On closer inspection, it becomes clear that youthquake is not a neutral term that merely describes the process of youthful mobilisation; no, in most cases it is used positively, to assign high political value to youthful activity. Observers who use this word are really signalling that they have made a big emotional investment in the capacity of young voters to ‘put right’ the mess created by their elders. It was this more propagandist usage of the word that inspired Oxford Dictionaries to make it the word of the year. In the words of Casper Grathwohl, president of Oxford Dictionaries: ‘Most importantly for me, at a time when our language is reflecting our deepening unrest and exhausted nerves, it is a rare political word that sounds a hopeful note.’ In other words, this ‘rare political word’ contains a message that corresponds with Grathwohl’s own view of the world.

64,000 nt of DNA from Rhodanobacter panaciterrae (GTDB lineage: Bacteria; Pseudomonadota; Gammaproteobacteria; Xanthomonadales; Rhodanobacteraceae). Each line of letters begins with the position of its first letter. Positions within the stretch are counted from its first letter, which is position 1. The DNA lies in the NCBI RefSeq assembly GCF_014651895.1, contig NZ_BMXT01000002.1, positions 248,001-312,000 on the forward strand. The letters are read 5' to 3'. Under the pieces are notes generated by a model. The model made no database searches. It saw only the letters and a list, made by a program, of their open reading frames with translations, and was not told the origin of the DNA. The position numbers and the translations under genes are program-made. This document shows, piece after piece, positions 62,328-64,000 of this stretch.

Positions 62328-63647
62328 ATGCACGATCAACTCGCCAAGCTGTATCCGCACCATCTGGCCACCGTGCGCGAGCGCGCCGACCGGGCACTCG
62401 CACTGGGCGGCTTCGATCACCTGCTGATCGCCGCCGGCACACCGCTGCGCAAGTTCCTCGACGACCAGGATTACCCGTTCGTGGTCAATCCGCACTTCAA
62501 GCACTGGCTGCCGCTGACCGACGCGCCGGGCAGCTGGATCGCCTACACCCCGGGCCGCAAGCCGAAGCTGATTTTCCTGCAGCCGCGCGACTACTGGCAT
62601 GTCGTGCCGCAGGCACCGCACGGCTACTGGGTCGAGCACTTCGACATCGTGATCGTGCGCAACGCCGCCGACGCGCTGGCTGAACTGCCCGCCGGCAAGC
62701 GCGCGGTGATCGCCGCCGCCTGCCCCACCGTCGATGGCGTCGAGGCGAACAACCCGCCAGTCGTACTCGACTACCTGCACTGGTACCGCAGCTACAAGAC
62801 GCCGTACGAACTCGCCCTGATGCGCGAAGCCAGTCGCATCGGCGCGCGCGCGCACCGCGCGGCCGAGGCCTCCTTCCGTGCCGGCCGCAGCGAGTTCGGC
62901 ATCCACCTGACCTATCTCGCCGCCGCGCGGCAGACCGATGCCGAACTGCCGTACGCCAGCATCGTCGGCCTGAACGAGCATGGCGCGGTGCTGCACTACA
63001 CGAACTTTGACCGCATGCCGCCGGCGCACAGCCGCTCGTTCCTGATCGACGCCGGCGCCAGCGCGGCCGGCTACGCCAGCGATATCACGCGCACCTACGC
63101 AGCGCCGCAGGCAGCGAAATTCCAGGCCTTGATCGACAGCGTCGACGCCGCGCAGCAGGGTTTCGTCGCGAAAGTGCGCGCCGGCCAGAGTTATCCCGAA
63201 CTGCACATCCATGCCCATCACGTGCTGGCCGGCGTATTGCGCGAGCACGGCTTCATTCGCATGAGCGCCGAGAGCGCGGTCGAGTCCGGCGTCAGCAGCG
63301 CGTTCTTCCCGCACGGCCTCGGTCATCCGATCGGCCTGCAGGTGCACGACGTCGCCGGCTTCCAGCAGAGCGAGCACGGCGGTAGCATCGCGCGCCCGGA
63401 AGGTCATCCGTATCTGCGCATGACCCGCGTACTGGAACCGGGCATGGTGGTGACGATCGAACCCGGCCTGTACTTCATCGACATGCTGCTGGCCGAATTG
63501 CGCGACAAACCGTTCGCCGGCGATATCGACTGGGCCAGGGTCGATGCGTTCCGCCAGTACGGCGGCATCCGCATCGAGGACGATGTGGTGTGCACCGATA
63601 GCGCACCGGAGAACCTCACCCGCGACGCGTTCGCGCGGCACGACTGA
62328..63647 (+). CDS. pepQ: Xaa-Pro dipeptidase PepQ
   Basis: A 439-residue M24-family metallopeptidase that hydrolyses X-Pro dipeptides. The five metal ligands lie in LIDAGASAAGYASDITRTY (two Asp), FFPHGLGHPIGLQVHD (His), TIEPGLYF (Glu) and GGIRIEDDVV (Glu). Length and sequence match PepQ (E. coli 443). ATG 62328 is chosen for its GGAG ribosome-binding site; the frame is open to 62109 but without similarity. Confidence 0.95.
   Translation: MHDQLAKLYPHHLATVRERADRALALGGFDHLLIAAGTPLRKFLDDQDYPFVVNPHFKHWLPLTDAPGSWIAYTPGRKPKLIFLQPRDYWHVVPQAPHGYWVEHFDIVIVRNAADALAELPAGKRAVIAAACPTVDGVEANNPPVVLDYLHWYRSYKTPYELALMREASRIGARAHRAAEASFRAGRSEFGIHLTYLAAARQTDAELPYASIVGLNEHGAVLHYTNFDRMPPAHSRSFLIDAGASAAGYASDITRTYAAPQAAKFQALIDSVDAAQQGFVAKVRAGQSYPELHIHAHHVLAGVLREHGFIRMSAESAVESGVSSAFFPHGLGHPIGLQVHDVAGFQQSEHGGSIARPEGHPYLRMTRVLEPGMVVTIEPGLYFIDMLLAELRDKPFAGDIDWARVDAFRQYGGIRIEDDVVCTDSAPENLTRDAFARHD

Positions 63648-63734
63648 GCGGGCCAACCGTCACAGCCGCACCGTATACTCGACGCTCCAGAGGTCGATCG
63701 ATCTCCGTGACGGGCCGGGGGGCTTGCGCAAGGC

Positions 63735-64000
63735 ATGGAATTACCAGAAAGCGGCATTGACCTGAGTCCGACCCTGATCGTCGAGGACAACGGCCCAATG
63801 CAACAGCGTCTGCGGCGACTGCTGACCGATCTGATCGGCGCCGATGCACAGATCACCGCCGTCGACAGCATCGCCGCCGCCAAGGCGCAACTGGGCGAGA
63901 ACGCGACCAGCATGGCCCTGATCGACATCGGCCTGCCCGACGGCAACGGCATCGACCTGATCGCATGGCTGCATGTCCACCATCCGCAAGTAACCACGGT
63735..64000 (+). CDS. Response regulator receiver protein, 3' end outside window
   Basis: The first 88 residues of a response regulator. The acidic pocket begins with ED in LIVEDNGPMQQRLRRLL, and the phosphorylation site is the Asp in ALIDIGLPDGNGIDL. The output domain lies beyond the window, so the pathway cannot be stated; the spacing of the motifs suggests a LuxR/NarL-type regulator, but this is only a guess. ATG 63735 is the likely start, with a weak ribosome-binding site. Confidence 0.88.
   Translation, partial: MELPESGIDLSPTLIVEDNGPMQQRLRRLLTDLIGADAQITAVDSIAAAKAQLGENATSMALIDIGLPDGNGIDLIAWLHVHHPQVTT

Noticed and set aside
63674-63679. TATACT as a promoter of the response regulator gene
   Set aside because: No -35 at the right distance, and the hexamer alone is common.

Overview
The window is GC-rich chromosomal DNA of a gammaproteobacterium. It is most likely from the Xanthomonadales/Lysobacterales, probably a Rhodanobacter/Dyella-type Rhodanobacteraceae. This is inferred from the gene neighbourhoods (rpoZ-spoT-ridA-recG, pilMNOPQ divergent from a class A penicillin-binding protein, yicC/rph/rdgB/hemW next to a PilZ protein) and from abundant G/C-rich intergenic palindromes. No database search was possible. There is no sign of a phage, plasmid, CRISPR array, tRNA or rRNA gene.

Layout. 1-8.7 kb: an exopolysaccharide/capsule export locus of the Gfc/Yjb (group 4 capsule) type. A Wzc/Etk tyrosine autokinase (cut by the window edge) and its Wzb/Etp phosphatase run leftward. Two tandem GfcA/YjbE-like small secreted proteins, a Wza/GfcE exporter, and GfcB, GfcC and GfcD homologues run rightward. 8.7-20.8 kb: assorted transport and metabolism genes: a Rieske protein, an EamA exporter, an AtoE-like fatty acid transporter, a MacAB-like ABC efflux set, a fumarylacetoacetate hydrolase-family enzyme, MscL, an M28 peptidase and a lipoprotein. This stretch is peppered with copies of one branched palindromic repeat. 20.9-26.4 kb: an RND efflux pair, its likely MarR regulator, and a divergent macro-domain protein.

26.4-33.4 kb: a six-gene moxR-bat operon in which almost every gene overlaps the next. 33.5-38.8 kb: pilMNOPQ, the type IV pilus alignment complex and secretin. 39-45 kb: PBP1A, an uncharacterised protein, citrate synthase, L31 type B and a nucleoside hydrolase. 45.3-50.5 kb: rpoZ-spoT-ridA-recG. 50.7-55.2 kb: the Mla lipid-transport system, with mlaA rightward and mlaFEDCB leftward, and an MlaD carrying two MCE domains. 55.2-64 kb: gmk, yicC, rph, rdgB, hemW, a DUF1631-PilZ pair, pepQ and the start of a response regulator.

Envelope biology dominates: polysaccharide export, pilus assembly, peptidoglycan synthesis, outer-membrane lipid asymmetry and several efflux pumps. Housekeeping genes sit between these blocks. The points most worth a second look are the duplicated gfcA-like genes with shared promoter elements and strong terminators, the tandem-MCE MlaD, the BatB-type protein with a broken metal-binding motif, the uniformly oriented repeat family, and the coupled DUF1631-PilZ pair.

Listening to Gratwohl, it becomes clear that the elevation of the word youthquake is not a genuine linguistic innovation, a case of giving a word its proper recognition; rather, it is driven by the imperative of messaging, of propaganda. ‘Sometimes you pick a word as the word of the year because you recognise that it has arrived, but other times you pick one that is knocking at the door and you want to help usher in’, he tellingly said. ‘I think this past year calls for a word we can all rally behind.’

Helping to ‘usher’ in a new word? This is a delicate way for Oxford Dictionaries to say that youthquake is its preferred political slogan for our times. What this really reveals is how much significance is now attached to the control of language in today’s culture wars, in the cultural conflict over values and the future.